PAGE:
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Network and security administrators may dream of stable, secure and agile networks, but the truth is that over a period of time they become complex and clogged with policies.

A California startup called Veriflow said Tuesday it is ready to sell a solution that mathematically verifies network policies to minimize change-induced network outages and breaches.

CEO Jim Brear said in an interview the software — sold in either on-premise or as a cloud service — borrows the concept of formal verification used by semi-conductor chip makers and in the aerospace industry to prove or disprove the correctness of a system’s functional specifications.

Veriflow says its solution creates maps like this that accurately track packet flows
Veriflow says its solution creates maps like this that accurately track packet flows

Traditional solutions include change management and automation tools. But, Brear said, “they’re very expensive, very  manual, time consuming and they don’t solve the problem.”

“We mathematically verify network policies, whether they are actually realized or not, by predicting all possible data flow behaviour before it happens” and how devices will react to changes, added CTO and co-founder Brighton Godfrey.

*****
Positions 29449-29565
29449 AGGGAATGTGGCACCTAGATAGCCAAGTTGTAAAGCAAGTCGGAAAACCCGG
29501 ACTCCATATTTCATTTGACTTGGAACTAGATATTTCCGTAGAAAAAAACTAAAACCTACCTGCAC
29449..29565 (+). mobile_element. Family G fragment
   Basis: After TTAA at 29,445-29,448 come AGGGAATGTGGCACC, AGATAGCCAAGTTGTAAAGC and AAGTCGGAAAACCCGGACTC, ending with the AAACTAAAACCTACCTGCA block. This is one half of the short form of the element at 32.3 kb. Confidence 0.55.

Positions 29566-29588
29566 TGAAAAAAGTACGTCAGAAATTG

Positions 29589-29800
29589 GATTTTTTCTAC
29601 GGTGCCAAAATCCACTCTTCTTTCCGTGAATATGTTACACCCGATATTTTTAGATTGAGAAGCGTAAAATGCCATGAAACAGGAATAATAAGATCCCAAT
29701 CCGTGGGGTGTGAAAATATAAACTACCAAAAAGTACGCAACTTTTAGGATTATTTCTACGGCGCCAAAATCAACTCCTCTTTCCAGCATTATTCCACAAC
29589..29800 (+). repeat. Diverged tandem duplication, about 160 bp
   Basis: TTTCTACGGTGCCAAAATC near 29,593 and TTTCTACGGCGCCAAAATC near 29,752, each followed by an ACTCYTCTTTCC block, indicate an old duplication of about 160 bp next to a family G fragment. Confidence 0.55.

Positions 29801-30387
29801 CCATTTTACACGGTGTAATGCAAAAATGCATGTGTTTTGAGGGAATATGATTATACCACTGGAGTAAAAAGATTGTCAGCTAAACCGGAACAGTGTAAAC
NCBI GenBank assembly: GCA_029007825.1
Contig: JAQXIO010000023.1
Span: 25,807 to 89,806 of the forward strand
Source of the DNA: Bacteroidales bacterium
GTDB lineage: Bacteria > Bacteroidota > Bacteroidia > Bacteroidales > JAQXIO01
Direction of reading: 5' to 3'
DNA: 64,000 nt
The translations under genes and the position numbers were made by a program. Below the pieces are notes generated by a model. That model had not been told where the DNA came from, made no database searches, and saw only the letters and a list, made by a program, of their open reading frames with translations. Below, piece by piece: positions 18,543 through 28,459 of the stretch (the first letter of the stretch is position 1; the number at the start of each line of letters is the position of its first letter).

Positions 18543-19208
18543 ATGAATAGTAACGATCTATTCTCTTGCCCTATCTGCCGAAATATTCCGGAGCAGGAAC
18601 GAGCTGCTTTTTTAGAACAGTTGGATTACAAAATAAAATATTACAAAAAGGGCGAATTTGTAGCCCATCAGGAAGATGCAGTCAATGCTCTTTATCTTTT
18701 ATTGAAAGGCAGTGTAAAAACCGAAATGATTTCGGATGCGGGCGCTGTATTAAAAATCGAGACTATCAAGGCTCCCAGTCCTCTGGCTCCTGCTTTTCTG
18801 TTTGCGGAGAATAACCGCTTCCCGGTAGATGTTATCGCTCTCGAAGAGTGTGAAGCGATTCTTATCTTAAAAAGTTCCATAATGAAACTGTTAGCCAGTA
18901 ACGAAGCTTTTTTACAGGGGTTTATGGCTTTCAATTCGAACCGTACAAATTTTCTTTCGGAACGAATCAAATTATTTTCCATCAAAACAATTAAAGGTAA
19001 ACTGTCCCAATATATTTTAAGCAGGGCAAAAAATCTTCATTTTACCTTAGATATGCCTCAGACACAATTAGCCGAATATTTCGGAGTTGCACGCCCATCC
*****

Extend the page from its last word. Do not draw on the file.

“There’s no reason why networks can’t be just as trustworthy as other mission-critical devices and applications.”

He said Veriflow’s virtual appliance software discovers Layer 1-4 devices (routers, switches, load balances, firewalls, virtual firewalls) in the data plane and captures read-only data from ACL/CAM tables that control what happens when a packet goes into the device. The data is then synthesized into a network-wide predictive model using algorithms of all possible data flows.

If the network configuration is changed, either accidentally or through an attacker, Veriflow tells administrators whether the network still conforms to the established policies — upholding network segmentation, for example.

The solution also includes a library of best practices current network and security policies can be compared against.

However, Godfrey acknowledged that the solution doesn’t prevent an organization from implementing a poor policy. Nor, he added, does it do packet inspection.

In an interview Daniel Conde, an analyst with the Enterprise Strategy Group, hesitated at calling Veriflow a security product.  Instead he described it as “more of a general purpose way of verifying the state of a network.”

As networks get more complex it’s harder to manually securely configure devices, he agreed. Veriflow “is a novel approach to use mathematical verification,” to confirm packet flow, he said.

“I don’t think machine verification alone is a silver bullet,” he added. He also cautioned that he hasn’t seen Veriflow in action or interviewed a customer.

He also noted there are other products that include network policy verification in their feature sets, such as Cisco Systems’ ACI (Application Centric Infrastructure) and VMware’s NSX network virtualization platform.

Brear said his company now has customers in trials and is ready to sell the solution — either direct or through yet-to-be-announced network of value added resellers — but the product with a full feature set won’t be available until the second half of the year.



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